With a sound rooted in metalcore and accented by dance-pop and dubstep, featuring screamed lyrics straight out of a club banger, and released on Epitaph, one of punk's most enduring labels, Skip the Foreplay's debut album shows that they're a band who aren't interested in being easily categorized. Nightlife, the Canadian electronicore outfit's first outing, finds the band taking all of the aforementioned elements and throwing them in a blender to create a genre-bending mix that ends up being surprisingly coherent. Using breakdown-heavy metalcore as the through line for the album, the band uses the other elements to season the songs, adding a synth run to a chorus or the occasional R&B-touched departure in place of a boilerplate breakdown to keep the listener guessing where they're going at any given moment. While other bands have attempted this formula, what helps set Skip the Foreplay apart are their lyrics. On the surface, the songs would seem to be filled with anguished ruminations about bottles of Dom Perignon and dancefloor drama, but if you scratch just a little beneath the surface you begin to uncover the sleazy underbelly of the club scene, with weapons snuck in past security, dosed drinks, and sexual predators waiting to take advantage of people. This darker side to the songs gives the album an unexpected depth, and at times even makes the strange mash-up of genres seem almost conceptual. While this might not make instant fans out of anyone already turned off by bands like Attack Attack! or Asking Alexandria, it definitely shows that there's more going on with some of these bands than you might think. For anyone already on board with the genre, don't hesitate to check these guys out.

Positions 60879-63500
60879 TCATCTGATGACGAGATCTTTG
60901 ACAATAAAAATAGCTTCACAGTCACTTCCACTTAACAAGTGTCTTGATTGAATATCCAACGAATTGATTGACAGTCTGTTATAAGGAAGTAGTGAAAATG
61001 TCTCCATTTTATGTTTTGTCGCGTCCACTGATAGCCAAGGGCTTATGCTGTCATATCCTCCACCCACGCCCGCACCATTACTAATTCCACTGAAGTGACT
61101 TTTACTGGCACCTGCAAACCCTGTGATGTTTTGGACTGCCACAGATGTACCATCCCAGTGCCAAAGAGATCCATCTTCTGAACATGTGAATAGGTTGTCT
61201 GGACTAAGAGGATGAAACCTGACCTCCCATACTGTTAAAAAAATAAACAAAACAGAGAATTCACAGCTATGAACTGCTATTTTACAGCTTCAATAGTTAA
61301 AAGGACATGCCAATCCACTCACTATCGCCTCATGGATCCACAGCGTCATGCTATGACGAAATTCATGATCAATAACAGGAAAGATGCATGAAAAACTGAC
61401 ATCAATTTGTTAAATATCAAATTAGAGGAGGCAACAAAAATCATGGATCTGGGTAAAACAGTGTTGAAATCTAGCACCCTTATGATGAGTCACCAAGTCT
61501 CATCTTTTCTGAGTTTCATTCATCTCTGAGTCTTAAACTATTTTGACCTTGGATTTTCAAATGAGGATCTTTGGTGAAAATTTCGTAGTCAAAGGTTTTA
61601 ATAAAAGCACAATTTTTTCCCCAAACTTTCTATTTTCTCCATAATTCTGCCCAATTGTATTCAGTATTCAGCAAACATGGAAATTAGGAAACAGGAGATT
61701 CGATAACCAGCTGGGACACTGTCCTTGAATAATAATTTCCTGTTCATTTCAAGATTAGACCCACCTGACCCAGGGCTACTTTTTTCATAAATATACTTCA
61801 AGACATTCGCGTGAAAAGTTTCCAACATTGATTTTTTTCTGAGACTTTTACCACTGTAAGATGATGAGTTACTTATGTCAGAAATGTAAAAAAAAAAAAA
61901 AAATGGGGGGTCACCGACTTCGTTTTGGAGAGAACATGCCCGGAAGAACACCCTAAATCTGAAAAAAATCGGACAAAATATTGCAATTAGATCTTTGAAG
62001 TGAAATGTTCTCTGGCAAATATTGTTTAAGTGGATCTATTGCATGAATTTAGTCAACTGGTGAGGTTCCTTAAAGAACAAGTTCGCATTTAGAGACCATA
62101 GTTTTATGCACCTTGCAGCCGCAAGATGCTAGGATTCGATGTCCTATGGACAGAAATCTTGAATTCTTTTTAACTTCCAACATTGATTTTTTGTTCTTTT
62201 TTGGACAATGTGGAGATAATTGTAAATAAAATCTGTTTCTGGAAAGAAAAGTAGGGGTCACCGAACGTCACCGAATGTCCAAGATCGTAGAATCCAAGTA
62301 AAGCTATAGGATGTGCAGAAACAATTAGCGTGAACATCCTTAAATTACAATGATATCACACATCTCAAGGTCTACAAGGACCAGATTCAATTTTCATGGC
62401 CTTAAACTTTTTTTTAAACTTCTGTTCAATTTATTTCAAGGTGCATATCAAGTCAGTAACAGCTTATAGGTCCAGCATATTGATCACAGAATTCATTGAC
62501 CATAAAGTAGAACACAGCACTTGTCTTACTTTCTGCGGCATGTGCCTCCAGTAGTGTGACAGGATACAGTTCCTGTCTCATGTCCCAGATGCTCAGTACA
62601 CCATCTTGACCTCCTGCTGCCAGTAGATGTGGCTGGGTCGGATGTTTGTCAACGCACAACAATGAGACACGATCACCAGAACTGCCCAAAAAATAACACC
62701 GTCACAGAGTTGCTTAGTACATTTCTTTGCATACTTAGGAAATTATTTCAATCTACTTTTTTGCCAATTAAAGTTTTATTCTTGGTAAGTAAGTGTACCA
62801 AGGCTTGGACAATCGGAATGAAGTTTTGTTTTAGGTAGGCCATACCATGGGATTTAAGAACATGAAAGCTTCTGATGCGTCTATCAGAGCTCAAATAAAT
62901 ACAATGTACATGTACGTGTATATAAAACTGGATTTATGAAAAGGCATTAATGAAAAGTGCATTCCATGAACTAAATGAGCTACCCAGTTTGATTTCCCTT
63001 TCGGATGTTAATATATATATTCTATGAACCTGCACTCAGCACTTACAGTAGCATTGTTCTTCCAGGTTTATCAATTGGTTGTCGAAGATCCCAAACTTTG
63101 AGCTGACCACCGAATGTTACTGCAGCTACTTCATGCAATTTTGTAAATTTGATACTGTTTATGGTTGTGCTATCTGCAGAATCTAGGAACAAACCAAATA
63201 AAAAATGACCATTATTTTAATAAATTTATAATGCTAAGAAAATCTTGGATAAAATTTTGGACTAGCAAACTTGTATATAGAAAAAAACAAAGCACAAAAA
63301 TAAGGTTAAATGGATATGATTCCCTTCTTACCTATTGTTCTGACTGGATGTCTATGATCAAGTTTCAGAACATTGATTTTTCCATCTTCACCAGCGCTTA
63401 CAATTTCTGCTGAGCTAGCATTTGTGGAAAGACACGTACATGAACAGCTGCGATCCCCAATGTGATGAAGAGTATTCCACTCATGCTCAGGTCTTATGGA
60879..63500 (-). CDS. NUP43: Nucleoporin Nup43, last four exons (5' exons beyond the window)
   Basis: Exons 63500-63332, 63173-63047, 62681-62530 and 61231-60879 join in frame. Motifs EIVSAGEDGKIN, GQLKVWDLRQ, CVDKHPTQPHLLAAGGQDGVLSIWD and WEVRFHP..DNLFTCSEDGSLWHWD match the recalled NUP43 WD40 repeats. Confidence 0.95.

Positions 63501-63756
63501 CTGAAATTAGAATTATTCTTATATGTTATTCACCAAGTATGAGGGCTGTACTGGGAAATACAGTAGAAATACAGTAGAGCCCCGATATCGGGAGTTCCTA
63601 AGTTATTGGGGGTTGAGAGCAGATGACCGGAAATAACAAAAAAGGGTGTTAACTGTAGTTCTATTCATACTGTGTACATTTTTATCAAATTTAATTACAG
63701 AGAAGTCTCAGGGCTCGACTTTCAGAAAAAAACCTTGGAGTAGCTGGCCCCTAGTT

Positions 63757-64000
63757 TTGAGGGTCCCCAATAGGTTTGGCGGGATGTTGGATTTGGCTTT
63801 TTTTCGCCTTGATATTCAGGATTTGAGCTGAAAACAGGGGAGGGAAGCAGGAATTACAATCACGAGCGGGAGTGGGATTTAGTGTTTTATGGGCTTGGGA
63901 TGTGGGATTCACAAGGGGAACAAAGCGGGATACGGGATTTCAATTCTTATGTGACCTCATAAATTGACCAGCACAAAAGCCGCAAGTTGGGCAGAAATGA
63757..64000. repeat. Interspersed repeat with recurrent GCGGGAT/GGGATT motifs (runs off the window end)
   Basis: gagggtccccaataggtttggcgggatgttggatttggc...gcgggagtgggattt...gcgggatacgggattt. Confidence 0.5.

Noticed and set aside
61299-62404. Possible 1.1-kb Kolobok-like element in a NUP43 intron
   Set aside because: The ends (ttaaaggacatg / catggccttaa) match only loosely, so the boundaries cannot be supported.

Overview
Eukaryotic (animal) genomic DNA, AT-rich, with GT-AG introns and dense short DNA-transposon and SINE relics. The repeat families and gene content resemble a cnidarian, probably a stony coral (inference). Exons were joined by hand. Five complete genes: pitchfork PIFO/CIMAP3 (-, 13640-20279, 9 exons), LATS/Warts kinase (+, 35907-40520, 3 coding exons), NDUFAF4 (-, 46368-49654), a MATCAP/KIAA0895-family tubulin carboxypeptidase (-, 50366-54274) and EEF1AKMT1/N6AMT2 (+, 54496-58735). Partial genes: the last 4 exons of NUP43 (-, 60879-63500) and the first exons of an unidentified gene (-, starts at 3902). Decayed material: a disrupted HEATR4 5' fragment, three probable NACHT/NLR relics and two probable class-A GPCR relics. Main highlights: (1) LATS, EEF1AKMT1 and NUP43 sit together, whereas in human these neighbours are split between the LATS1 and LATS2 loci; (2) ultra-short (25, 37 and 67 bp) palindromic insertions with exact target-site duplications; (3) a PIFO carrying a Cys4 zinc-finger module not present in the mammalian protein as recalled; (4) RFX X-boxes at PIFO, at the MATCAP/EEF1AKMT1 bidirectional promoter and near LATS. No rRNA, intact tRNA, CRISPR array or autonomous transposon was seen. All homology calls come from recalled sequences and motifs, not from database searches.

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AllMusic Review by Gregory Heaney